Blog Credo

The whole aim of practical politics is to keep the populace alarmed (and hence clamorous to be led to safety) by menacing it with an endless series of hobgoblins, all of them imaginary.

H.L. Mencken

Saturday, February 6, 2016

Hail, Caeser!

Took the fam to see Hail, Caesar!  Probably not the best idea to take two 11 year olds and a 14 year old to see a Coen Brothers movie.  Even the missus and a very bright student walked out scratching their heads.  OK, I walked out scratching my head, too.  Which is really the best part of a Coen film: deciphering what the hell you just saw.

Hail, Caesar! is a comedy, but only sort of.  Or rather it's a comedy with a few tremendous gags, but it's really just a prolonged joke without a real punchline.  The basic idea of the movie revolves around faith.  If faith is believing in something you can't see, then this move is about believing in what you can see.  Various faiths are tossed about in the course of the movie.  One of the great set-piece gags in a rabbi, a priest and patriarch and a minister debating the nature of Jesus with a studio exec.  There is a gaggle of communists - who are actually doing the nefarious things Joe McCarthy accused them of.  But for the protagonist, it is really about his belief in himself and his job and the movies they produce.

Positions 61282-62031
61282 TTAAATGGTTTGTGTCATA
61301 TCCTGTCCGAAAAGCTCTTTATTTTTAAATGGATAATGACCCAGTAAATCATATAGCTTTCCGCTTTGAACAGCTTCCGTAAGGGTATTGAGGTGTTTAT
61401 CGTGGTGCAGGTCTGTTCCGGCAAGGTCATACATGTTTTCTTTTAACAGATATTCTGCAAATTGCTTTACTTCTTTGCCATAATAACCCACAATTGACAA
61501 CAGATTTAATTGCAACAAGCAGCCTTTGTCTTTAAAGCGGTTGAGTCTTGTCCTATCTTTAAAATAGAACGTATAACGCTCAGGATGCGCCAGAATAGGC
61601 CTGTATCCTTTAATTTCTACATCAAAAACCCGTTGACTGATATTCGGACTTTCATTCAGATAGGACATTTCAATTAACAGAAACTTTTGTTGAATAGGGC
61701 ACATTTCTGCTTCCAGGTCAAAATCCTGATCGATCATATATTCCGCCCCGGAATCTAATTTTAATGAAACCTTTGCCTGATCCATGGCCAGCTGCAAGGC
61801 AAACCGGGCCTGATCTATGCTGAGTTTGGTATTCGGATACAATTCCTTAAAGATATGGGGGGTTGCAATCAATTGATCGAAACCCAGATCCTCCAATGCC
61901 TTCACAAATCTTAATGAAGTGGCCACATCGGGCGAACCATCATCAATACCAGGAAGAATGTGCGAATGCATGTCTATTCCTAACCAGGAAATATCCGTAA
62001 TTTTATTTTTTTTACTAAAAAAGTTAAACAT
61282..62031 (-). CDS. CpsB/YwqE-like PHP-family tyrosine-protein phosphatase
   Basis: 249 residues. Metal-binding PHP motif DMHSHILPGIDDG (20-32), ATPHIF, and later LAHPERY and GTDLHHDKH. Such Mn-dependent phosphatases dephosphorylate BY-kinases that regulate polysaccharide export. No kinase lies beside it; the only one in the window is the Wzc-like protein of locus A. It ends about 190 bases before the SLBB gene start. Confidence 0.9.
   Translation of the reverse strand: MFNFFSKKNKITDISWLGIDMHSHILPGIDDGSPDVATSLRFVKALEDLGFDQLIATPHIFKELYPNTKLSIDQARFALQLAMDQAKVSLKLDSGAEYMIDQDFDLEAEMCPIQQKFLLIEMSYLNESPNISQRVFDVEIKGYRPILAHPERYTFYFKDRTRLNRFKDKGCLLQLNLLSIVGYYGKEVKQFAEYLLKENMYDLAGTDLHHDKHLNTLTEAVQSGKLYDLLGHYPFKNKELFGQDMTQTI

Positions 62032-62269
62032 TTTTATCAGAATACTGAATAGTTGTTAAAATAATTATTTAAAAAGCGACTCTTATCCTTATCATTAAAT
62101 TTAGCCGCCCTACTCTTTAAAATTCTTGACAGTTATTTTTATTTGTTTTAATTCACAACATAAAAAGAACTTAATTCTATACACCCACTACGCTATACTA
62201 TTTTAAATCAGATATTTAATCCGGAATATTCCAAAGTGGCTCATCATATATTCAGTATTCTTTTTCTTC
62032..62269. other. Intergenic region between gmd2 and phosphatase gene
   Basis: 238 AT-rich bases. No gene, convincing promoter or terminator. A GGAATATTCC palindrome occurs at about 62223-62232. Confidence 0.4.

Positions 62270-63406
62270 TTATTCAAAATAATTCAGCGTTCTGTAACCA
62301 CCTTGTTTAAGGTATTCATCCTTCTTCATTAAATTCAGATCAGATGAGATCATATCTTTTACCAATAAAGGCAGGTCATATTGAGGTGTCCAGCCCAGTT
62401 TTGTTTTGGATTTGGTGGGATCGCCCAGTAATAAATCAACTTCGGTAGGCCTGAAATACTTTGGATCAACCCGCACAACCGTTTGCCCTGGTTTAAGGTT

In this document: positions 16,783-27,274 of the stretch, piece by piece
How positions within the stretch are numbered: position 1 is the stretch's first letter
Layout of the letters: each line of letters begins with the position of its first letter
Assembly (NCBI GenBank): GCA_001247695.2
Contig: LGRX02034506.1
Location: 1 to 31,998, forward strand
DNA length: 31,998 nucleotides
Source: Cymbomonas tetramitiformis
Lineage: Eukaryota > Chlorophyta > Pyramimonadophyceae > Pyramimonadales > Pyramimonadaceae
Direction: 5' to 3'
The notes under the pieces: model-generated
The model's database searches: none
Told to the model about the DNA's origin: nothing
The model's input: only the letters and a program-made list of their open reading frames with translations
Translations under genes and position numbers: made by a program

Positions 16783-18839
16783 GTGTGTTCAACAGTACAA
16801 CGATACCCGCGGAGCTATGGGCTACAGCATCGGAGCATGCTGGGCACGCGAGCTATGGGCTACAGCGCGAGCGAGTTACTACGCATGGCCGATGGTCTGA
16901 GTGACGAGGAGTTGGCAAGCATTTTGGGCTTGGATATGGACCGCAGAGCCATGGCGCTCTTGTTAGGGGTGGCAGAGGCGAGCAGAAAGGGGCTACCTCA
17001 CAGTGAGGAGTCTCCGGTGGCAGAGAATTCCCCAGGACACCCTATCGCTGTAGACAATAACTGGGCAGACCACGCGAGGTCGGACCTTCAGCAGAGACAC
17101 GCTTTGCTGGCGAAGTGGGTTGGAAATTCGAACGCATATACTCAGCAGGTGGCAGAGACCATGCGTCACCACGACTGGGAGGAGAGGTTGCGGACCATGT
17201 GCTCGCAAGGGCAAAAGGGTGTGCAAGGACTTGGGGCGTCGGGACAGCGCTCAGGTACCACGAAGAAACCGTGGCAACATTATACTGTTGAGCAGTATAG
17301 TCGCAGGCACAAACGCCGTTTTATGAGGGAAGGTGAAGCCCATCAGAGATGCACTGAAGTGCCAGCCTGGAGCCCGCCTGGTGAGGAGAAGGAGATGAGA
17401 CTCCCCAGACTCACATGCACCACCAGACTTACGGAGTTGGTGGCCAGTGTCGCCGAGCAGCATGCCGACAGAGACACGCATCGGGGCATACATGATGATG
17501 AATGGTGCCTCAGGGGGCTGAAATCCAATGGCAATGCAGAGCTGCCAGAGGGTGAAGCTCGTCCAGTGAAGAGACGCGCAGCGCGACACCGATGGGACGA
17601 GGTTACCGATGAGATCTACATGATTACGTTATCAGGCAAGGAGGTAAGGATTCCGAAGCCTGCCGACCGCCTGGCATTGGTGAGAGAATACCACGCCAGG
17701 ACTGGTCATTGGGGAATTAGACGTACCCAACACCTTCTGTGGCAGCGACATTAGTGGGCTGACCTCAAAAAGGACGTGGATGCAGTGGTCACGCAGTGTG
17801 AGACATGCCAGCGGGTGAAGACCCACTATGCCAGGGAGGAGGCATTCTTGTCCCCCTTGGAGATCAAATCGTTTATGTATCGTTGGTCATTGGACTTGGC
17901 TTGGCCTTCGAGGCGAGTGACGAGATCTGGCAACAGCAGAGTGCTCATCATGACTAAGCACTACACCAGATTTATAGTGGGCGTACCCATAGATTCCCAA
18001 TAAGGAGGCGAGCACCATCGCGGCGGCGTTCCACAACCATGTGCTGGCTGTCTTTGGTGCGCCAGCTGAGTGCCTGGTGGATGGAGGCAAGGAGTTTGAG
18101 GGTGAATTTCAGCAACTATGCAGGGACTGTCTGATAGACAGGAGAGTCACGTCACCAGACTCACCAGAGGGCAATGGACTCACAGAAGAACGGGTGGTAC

While he is tempted to hitch his wagon to technology and the future with a job at Lockheed that pays better and entails less work, Mannix ultimately has to decide what he believes in.  He's a devout Catholic, but his anguish in the confessional over small sins is belied by his immoral behavior in his job, which has no impact on him, apparently.  For all the "fixing" he does, he is working in the service of his faith.  And his faith is in the movies themselves - something you can see.

I worry that the film was sold as more Raising Arizona than A Serious Man, but while there are a few killer sequences, it's really not a side-splitting comedy, so much as an existential one.

No comments: